Like veganism, choosing to step away from alcohol can feel scary and isolating. You’re no longer following the crowd, and are forging your own path. That’s an amazing thing! Be a shining example of the benefits a sober lifestyle can bring – many people don’t even know that it exists. I know I didn’t!

When I stopped drinking, I started living – authentically, passionately and joyfully.

If you think you have a problem with alcohol or simply want to cut back, please speak to your doctor and let them know. They will be able to guide you in the right direction.

Interested in learning more about my journey to sobriety? I’ve written a blog post about the amazing things that happened to me when I stopped drinking alcohol – read it here!

6 thoughts on “Why I Quit Alcohol

  1. What a great post! I don’t really like the taste in alcohol and so because of it, have never really been pulled by the “need” to drink. I do sometimes drink socially when I’m out with friends (if there’s a drink that I enjoy the taste of) but I’ve never gotten a drunk before. I totally agree with what you said about there being this thing around alcohol when you go out, that you almost feel like you don’t have a choice because it’s such an expected thing to partake in. Good for you that you feel so great now that you’ve stopped drinking! It’s incredibly inspiring to see you make such a bold decision and benefit from it so positively ✨

    Liked by 1 person

  2. I stopped drinking over a year ago. It started as my typical ‘dry February’ (following overindulgence through the holidays and then some). It continued past last February first, because I’m seeing a new doctor who is helping me with some autoimmune issues and second, simply because I can’t believe how great I feel and how much better my life is. I was a heavy drinker from my teens through my thirties and a light-but-regular drinker for the next 15 years or so. While it was never an addiction (I never felt I had to have it), it was definitely a social crutch. Never could I have imagined that I would like me so much better without booze and so, too, do most other people! Going without is an eye-opener and I’m glad you’re discovering it now. Cheers (raise that glass of club soda or tea) to a wonderful life!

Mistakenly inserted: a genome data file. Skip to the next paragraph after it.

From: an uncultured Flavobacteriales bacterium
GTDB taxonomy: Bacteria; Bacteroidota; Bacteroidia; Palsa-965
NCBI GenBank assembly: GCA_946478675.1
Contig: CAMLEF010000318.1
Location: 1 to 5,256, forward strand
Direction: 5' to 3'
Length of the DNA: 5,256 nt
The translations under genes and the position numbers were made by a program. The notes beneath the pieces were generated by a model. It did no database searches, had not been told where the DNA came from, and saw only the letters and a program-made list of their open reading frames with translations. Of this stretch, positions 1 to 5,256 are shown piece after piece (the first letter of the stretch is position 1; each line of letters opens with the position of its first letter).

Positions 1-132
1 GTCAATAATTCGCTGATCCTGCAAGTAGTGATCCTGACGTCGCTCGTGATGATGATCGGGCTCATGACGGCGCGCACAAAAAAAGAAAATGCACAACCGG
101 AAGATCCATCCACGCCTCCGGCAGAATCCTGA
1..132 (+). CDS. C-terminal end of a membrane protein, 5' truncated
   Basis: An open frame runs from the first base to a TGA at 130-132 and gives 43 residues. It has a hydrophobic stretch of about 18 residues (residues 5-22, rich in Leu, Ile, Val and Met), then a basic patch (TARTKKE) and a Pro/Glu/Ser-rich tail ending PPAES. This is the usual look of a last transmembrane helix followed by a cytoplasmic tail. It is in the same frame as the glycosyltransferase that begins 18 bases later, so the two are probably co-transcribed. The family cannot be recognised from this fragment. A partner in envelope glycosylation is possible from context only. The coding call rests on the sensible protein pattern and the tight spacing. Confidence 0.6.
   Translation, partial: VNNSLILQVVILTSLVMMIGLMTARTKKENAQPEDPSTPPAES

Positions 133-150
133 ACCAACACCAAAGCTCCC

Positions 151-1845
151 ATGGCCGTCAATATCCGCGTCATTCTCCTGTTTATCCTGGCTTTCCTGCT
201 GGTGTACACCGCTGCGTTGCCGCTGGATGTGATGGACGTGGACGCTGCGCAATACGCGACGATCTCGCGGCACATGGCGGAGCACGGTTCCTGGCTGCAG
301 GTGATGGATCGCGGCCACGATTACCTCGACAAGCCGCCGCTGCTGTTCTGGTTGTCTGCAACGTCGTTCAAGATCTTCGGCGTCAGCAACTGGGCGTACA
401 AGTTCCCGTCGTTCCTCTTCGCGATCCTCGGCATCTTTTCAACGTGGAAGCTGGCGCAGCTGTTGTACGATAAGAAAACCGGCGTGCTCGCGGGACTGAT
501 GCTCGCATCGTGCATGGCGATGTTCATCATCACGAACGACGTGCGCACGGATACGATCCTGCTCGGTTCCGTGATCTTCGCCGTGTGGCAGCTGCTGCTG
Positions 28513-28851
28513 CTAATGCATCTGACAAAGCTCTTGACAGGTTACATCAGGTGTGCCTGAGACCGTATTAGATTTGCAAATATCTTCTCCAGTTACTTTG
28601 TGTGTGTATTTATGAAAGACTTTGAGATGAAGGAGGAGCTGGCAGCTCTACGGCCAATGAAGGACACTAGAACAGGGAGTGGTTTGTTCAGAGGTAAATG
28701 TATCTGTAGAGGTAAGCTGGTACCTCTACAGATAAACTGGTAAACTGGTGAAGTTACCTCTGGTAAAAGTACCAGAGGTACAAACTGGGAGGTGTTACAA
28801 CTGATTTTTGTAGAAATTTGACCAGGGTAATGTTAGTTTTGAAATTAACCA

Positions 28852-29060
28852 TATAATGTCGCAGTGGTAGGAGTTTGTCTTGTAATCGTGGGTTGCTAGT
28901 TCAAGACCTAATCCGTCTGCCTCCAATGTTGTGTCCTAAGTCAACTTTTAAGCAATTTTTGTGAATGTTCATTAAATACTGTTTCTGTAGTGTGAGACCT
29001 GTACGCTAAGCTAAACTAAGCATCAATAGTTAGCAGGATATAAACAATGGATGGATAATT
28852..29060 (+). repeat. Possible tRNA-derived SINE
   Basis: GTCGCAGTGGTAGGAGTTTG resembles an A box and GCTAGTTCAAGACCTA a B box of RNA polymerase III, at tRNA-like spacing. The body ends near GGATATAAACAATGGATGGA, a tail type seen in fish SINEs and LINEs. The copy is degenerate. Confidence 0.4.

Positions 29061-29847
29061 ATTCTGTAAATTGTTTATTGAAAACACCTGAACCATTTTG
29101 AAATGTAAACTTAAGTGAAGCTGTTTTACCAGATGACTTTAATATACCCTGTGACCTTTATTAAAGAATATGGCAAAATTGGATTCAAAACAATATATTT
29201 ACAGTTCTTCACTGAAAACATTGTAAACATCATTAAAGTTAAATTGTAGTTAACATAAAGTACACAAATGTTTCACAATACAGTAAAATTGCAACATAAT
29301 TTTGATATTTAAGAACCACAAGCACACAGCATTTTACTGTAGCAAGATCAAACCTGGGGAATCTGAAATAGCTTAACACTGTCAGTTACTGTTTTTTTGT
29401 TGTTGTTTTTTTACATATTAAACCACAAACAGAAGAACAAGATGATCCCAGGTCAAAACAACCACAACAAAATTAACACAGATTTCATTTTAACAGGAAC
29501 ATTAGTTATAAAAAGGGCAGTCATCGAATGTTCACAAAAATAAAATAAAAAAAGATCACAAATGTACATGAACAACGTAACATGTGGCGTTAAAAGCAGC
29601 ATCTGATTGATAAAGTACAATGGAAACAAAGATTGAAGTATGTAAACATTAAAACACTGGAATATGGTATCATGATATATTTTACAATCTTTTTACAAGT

Liked by 1 person

  3. I found the facts related to drinking fascinating. From a young age, I had decided not to drink, so have never tried alcohol, aside from a sip of wine when I came of age. It was nice to read your experience as it offered a different perspective.

    Liked by 1 person